I remember thinking about all of this prior to the start of the show, at which I found myself immediately intrigued. After a brief prologue, the story begins with Maria (played by Sylvia Grab), a washed out singer searching for the perfect come back. Convinced that the problem can’t possibly be her, she has her assistant, Walter (Takeshi Kongochi) sent off to find her new backup dancers. During a dinner at a Chinese restaurant in which Walter’s new find, a group of 6 mysterious young men, drop in unexpectedly, Maria is eventually convinced through their dancing skills that they “will be good enough”.
Leaping ahead to a new concert tour series and the rising stardom of Maria, during a brief costume change for the singer, a mysterious figure shows up on the scene. Sara (Yasuko Mitsuura), a fangirl working the concert, tries to chase the stranger out. The moment she takes off his sunglasses and reveals his identity, Alucard’s music finally begins, as Vlad, the stranger, and the rest of Alucard steal the show right out from underneath Maria. Upon Alucard’s rise to stardom, a mysterious number of deaths pile up and Maria begins to go on a downward spiral of grief, depression, and vengeance. As the number of deaths increases, the truth of Vlad, and the rest of Alucard’s true nature begins to unfold, even as Walter, Sara, and Maria attempt to convince themselves of the possibility that the horrifically impossible is in fact, possible.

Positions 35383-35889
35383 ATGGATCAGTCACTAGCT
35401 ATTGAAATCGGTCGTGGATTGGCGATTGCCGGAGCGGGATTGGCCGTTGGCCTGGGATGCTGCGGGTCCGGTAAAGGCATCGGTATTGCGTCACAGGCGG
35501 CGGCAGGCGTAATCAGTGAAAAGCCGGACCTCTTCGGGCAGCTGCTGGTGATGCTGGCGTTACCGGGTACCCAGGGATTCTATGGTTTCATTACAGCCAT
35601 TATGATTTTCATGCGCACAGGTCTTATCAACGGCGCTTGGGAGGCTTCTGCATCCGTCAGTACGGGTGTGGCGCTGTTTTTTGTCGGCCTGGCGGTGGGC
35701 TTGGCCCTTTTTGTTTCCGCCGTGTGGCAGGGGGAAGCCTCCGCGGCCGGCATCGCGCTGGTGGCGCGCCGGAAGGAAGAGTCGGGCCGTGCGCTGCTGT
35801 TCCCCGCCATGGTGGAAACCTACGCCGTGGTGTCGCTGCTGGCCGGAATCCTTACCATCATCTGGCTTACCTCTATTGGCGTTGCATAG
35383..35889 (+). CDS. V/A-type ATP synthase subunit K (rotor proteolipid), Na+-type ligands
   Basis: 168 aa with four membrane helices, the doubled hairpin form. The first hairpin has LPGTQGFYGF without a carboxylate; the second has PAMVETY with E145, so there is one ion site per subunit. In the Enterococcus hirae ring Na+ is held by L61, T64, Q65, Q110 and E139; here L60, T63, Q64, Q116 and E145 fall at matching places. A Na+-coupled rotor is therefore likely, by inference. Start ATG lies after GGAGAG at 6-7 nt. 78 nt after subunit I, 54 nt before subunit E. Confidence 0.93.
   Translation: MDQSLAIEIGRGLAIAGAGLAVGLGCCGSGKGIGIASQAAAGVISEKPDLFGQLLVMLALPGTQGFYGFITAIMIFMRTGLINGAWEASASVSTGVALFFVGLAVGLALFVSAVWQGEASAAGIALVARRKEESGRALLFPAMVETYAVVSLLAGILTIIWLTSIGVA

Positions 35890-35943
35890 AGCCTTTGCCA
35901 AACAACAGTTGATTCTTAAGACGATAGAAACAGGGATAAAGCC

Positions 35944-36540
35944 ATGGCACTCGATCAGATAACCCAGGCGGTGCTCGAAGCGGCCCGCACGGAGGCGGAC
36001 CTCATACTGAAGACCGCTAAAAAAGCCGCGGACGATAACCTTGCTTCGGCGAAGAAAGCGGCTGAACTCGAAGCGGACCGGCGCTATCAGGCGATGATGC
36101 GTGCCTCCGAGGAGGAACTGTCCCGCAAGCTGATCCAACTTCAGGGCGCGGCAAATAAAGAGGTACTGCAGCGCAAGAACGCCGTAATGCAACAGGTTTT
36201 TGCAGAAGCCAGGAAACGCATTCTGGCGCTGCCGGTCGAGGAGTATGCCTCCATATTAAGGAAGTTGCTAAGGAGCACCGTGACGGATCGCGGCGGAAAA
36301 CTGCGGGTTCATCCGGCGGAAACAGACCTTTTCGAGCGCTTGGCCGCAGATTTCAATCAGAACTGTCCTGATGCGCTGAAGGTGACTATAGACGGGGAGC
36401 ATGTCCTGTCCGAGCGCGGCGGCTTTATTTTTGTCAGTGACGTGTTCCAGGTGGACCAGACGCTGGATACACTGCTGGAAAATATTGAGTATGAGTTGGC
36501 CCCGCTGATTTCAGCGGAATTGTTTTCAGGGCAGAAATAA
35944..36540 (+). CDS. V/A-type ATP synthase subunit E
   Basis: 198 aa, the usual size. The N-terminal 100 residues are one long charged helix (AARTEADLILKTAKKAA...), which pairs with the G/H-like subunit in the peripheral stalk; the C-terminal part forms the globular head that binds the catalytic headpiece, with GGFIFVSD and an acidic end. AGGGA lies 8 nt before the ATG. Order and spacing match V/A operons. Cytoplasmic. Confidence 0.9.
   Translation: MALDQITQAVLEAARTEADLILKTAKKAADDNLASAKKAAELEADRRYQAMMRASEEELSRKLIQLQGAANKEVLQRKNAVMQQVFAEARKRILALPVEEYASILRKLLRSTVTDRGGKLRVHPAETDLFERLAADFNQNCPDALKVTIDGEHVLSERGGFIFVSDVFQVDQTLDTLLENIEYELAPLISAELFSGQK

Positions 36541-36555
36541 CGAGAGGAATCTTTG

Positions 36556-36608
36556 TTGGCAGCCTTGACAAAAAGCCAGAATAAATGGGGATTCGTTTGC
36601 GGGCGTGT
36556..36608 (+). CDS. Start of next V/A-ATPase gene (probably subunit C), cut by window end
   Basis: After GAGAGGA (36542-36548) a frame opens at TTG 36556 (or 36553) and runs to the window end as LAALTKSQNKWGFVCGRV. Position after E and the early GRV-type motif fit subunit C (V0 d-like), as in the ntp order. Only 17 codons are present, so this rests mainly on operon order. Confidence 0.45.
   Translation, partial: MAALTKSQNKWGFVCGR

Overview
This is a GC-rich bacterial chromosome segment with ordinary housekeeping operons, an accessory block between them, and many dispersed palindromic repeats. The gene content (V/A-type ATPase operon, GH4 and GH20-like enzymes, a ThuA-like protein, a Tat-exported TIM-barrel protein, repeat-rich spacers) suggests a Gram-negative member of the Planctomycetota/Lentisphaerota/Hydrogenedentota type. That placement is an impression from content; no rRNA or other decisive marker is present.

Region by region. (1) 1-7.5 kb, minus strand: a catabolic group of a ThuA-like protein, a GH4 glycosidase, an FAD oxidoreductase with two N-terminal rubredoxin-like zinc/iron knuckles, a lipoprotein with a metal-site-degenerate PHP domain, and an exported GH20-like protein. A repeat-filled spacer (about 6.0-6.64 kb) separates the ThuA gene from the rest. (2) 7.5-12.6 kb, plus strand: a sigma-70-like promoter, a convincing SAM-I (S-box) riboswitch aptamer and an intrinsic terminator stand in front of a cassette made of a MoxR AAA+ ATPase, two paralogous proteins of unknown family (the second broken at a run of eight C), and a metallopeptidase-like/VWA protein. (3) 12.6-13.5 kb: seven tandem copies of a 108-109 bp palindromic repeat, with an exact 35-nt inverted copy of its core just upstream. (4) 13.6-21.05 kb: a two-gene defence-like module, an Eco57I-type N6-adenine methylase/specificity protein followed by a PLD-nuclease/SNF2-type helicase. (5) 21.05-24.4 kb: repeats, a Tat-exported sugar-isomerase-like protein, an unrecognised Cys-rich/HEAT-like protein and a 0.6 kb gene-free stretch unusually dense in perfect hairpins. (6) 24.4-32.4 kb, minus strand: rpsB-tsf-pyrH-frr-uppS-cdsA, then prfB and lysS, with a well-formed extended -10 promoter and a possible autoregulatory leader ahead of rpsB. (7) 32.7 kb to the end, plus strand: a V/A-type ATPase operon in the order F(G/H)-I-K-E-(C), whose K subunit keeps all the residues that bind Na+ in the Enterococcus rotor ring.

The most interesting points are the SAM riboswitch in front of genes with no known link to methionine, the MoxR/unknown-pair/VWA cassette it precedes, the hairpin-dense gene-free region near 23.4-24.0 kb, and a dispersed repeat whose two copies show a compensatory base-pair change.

While the plot is and of itself rather simple, the elements of how the story is told in a less than classic sense for a musical is perhaps what sets the story apart the most. Focusing less on singing and more on choreographed dances incorporating elements of hip hop and street performance, Alucard has a very raw essence to it, that strangely heats up especially during the meetings between Maria and Vlad and really, any of the members of Alucard. With themes of addiction, withdrawal, and death by even obsession, “The Alucard Show” ironically entices audiences’ intrigue, as though luring in the crowd as the plot thickens. Also enjoyable was the use of staging to illicit feelings from or incite vibes into the audience, ranging from placements of actors on stage to the number of times performers made their way into the audience (a nice treat for fans, I might add).